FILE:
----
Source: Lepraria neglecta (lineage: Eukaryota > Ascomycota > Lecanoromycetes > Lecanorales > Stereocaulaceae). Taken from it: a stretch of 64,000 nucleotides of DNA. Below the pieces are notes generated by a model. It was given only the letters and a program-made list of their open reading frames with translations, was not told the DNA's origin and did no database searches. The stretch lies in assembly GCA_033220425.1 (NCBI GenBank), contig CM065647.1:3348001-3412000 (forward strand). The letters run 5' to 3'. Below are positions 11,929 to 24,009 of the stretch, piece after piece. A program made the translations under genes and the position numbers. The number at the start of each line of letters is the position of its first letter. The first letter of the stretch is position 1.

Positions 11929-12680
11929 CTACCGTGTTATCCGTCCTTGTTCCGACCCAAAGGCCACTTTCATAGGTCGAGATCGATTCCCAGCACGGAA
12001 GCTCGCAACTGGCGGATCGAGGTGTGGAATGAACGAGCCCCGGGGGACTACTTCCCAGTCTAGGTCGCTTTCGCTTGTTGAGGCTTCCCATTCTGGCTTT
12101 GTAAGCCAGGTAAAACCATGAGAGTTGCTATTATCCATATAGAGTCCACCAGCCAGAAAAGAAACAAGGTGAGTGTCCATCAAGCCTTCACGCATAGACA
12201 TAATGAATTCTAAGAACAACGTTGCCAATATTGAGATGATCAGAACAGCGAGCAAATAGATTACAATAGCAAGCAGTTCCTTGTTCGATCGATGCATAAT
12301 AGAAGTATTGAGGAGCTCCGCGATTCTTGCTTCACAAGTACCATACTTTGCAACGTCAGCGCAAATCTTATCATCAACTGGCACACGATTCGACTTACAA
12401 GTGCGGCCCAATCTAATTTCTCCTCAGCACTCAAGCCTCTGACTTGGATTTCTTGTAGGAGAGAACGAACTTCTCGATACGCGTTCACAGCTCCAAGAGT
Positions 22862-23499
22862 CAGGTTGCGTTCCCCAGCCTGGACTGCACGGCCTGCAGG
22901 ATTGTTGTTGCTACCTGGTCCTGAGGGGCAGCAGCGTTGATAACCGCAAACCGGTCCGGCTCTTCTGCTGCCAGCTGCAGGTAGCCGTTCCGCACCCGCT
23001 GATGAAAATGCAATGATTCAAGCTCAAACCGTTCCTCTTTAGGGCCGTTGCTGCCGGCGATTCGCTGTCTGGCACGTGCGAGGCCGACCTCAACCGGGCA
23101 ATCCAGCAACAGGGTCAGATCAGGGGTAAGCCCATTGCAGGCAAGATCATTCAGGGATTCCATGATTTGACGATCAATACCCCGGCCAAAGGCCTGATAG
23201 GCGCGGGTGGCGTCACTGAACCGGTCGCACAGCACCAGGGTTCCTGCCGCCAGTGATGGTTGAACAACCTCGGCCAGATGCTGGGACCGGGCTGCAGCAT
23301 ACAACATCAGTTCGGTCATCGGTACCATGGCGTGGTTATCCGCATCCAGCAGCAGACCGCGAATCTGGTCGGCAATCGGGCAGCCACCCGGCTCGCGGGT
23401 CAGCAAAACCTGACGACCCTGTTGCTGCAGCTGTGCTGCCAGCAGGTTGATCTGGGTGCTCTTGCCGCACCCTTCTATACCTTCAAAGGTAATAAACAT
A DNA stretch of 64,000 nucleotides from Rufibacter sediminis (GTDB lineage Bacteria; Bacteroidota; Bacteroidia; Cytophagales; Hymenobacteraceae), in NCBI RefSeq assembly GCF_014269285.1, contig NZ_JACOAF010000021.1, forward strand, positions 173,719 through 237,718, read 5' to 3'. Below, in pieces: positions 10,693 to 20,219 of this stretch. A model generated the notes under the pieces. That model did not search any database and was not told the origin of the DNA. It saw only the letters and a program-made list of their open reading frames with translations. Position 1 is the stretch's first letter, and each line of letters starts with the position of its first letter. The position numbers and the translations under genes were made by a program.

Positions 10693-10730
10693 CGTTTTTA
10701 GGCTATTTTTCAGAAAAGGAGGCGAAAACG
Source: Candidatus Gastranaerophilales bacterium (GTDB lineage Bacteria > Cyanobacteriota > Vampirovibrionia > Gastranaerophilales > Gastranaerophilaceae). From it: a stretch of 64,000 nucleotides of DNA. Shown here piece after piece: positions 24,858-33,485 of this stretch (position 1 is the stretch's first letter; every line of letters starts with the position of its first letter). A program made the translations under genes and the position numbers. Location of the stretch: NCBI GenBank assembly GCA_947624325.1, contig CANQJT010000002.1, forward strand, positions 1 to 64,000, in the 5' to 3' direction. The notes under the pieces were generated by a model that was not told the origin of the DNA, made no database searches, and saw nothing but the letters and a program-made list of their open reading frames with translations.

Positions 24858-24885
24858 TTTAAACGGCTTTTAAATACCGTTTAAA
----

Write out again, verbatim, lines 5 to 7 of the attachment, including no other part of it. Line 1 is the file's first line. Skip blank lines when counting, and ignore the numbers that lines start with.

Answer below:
12101 GTAAGCCAGGTAAAACCATGAGAGTTGCTATTATCCATATAGAGTCCACCAGCCAGAAAAGAAACAAGGTGAGTGTCCATCAAGCCTTCACGCATAGACA
12201 TAATGAATTCTAAGAACAACGTTGCCAATATTGAGATGATCAGAACAGCGAGCAAATAGATTACAATAGCAAGCAGTTCCTTGTTCGATCGATGCATAAT
12301 AGAAGTATTGAGGAGCTCCGCGATTCTTGCTTCACAAGTACCATACTTTGCAACGTCAGCGCAAATCTTATCATCAACTGGCACACGATTCGACTTACAA